Editor’s Note: Distinctive Stockton Students features students who have received a Board of Trustees Fellowship for Distinguished Students, among others. Jillena Yeager is one of seven who received a fellowship this fall.
Most students flock to the Library with umbrellas in hand or stay in their dorm rooms on wet winter afternoons, but this semester, Jillena Yeager will head outdoors after each rainfall and twice daily to conduct her research.
The junior Environmental Science major is studying the campus’s wood frog population during the species’ breeding season in mid to late February. “The wood frog is one of the many amphibians that breed in temporary ponds where fish are absent. At Stockton, there are at least 22 of these temporary ponds, called vernal ponds,” she explained. A pond called ‘S’ is where she will focus her study.
Yeager, of Hillsborough, will work with her advisor, Dr. Jamie Cromartie, associate professor of Entomology. “I knew Jillena was someone out of the ordinary during our nighttime frog hunt last March, when she brought me a big water beetle she had caught barehanded,” said Cromartie about the aspiring herpetologist.
Yeager explained that her project seeks “to determine how close to vernal pond ‘S’ wood frogs spend the winter. This information will then be used to assess whether the current buffer regulation for this vernal pond protects the wood frogs’ winter habitat.”
“A buffer zone is the vegetated area around a wetland which plays a crucial role in maintaining the health of the wetland and its associated species. The New Jersey Department of Environmental Protection and the New Jersey Pinelands Commission mandates that 300 feet of land be preserved around any wetland; however, Stockton is approved to have a reduced 175-foot buffer around wetlands located in ‘core’ or main areas of campus,” she said.
Silt fencing, which is often seen at construction sites, will be installed at varying distances from vernal pond S on campus to create zones. The first fence will be located along the edge of the pond and two more will be located at 175 feet and 300 feet from the pond.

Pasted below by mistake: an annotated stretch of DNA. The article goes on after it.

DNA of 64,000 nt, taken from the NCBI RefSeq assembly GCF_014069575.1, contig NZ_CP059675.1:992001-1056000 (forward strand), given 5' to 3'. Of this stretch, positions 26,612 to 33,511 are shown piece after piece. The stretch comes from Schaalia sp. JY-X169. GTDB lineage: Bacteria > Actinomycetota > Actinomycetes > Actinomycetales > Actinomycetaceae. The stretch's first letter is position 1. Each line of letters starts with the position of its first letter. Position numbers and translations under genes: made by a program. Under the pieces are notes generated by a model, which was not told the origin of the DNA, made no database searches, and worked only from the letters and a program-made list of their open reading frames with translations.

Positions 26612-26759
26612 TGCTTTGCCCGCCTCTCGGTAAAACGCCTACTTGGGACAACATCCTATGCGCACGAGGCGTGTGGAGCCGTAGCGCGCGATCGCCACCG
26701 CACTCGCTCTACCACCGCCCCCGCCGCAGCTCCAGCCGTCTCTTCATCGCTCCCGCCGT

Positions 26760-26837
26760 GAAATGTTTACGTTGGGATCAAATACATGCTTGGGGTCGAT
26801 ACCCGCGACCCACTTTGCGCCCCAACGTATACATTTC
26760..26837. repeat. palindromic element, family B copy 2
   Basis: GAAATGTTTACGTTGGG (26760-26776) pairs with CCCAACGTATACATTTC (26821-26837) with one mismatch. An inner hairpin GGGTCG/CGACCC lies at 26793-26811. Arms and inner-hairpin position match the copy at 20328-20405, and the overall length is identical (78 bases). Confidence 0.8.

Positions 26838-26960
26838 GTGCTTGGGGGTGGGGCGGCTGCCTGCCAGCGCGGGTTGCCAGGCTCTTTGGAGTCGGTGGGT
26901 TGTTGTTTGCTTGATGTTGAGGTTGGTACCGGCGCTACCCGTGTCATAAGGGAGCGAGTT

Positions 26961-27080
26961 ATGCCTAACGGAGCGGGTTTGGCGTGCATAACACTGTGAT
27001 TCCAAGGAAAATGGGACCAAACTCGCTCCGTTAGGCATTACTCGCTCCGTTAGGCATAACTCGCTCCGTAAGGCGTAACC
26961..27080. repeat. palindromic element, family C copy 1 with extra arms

Water-bound frogs will be captured in each of the zones when they hop into buckets buried flush to the ground at locations within each zone. Damp sponges line the interior of the buckets to mimic a terrarium habitat to protect the frogs and other trapped critters from desiccation.
“The captives will be immediately released inside the last fence toward the vernal pond,” she said.
When Yeager checks the buckets each day, she will record the gender, time and location of her captures. The fencing allows her to document the differing densities of frogs in the various zones.
Yeager’s fieldwork starts when the frogs begin unearthing themselves from the leaf litter, especially after rainfall, to move to vernal ponds. The frogs’ distinct call, deep quaking sounds, signal the start of the breeding season. Collectively the females will lay thousands of eggs in the vernal pond.
“They breed explosively for a few days to one week,” she said.
“I came up with the idea for this project after realizing not much is known about the winter distribution of the wood frogs here on campus. Stockton is home to such a diversity of wildlife, and it is awesome to have the opportunity to learn and conduct meaningful research right in our own backyard,” said Yeager, adding that her study can contribute information to regional wood frog studies.
In her spare time, Yeager likes to be outdoors hiking, camping or running. At Stockton, she serves as the vice president of the Geology Club. Her long-term goal is to study “the distribution and habitat ranges of herptofauna in order to better understand their land use for best management and conservation practices.”
Follow Yeager’s wood frog research on her blog.